August 17, 2022

Economic Analysis Finds AB 257 Will Increase Costs 20% For CA’s Restaurant Goers

Economist Warns of Increased Cost Akin to a “Food Tax” if Inflationary Legislation is Enacted

SACRAMENTO – Today, nearly 100 small business owners from across California will travel to the Capitol to speak out against the detrimental and costly impacts of Assembly Bill 257, known as the FAST Act.

The campaign to Stop AB 257 released conclusions from an economic analysis by UC Riverside Center for Economic Forecast and Development finding that Californians could expect to pay twenty percent more at local restaurants if Assembly Bill 257, known as the FAST Act, becomes law.

“Historic inflationary pressures have hit many parts of the economy, putting tremendous stress on low-income households,” said Christopher Thornberg, PhD, Director of the UC Riverside Center for Economic Forecast and Development. “If the FAST Act passes, we can expect a very sharp increase in food costs from the affected restaurants, and that could push these families to the breaking point, given the financial pressures working families already feel from rising rents, gas and other necessities.”

According to the economic analysis, AB 257 effectively creates a new food tax at a time when inflation is reaching record highs and could see prices increase by as much as 20%. The UCR Center’s analysis concludes that restaurant prices would quickly climb—on top of record-high inflation—under AB 257.

“AB 257 hurts local small businesses like mine while raising prices for local families and visitors to our state,” said Alex Johnson, owner of 11 Auntie Anne’s and Cinnabon locations in California. “During the highest inflation in 40 years, this bill harms everyone from local businesses and their employees to the millions of Californians who rely on quick-service restaurants each week. This bill is not the way to support a thriving business community.”

Beyond the harm that this legislation would cause for hardworking Californians, experts agree that the bill also harms the State of California at the worst possible time. In June, California’s Department of Finance opposed the legislation due to the burdensome cost it would impose on the state which is already struggling to keep up with the business of California’s bureaucracy.  

“California already has one of the most challenging climates for business, and this bill will make it next to impossible for quick-service operators who operate on razor-thin margins,” said Greg Flynn, who owns a number of quick-service restaurants in California. “The costs associated with the FAST Act will raise prices without improving standards.”

Nearly 300 corporations have moved their headquarters out of California in the past few years, due to increasingly cumbersome and inefficient hurdles created by the state. This legislation would be a catalyst for another wave.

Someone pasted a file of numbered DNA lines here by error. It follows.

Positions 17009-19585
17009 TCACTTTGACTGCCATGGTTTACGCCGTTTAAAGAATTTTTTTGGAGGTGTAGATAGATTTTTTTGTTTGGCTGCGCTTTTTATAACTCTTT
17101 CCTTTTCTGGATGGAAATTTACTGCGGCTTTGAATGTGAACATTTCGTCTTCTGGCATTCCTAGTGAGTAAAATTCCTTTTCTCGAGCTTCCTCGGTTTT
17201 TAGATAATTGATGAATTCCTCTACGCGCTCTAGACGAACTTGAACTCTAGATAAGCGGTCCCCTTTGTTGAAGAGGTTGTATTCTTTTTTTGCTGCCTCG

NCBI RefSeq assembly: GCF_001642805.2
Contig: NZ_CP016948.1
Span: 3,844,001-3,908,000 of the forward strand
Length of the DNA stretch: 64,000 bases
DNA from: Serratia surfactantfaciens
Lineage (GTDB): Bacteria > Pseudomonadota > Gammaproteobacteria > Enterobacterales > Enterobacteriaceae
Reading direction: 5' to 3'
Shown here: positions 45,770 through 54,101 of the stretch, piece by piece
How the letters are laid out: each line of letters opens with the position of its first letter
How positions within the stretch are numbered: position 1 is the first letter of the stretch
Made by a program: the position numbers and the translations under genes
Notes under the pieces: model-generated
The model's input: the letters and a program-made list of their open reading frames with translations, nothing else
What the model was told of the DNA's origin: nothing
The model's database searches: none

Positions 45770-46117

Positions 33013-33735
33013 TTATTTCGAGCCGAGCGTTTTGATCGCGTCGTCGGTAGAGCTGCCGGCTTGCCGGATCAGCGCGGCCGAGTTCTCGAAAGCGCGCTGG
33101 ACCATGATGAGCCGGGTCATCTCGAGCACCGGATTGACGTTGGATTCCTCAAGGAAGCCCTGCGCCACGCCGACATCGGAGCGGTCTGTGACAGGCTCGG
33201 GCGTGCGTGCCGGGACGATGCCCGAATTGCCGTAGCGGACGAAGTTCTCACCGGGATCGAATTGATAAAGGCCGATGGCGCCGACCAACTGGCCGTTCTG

By creating an unelected wage and labor council run through the state government, the bill passes the cost of bureaucratic red tape onto California’s counter-service diners.

“Even during this time of historic prices, we have resisted price increases on our customers because we know they can’t afford it,” said Jesse Lara, El Pollo Loco franchisee in Southern California. “If AB 257 becomes law, small businesses like mine will face no choice but to raise prices to stay afloat or be forced to shut our doors.”

AB 257 creates an unelected wage and labor council with lawmaking authority for California’s counter service restaurant industry. The bill also institutes a joint and several liability clause in franchisor contracts with their franchisees, effectively dismantling the franchisee business model in California.

“Despite record inflation, franchise brands and owners have avoided increasing prices to deliver on their promise of value for customers. The FAST Act would be the straw that breaks the camel’s back due to price increases upwards of 40 percent,” said International Franchise Association President and CEO Matt Haller. “Behind that, this bill will dismantle the franchise business model and all the opportunities it creates, particularly for underrepresented Californians who will be effectively demoted from owners to corporate employees.”

The hallmark of a franchising system is a franchisor who licenses a brand and provides brand standards and guidelines to the franchisee, who is an independent business owner. The franchisee runs his or her business, making employment and operational decisions. The incentives are such that the franchisor is incentivized to license the strongest brand possible to the franchisee and the franchisee is incentivized to comply with all laws in the operation of his or her restaurant. The joint and several liability portion of the bill disrupts these incentives and makes the franchisor liable for things that it does not control, disincentivizing further expansion through franchising.

“One of the worst aspects of AB 257 is the bill would essentially tax Californians’ dining choices,” added Matt Sutton, Senior Vice President of Government Affairs for the California Restaurant Association. “One of the few areas of the food sector where prices have risen slower than overall inflation is the restaurant industry. Proponents of AB 257 who seek to demonize our industry should explain why, at a time of record price increases, they want to make local restaurants even more expensive for working Californians.”